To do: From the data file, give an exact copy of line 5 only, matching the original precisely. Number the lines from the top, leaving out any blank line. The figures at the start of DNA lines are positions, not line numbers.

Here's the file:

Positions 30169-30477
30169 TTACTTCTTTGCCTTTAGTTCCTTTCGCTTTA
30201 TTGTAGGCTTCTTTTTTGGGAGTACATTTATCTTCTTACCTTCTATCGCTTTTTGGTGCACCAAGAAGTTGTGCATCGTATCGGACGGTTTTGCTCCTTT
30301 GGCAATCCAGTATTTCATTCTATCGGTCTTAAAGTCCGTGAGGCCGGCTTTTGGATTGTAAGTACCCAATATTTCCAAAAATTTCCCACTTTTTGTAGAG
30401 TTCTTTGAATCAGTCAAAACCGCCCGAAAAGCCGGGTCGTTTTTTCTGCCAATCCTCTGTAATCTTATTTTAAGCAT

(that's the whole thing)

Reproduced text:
30401 TTCTTTGAATCAGTCAAAACCGCCCGAAAAGCCGGGTCGTTTTTTCTGCCAATCCTCTGTAATCTTATTTTAAGCAT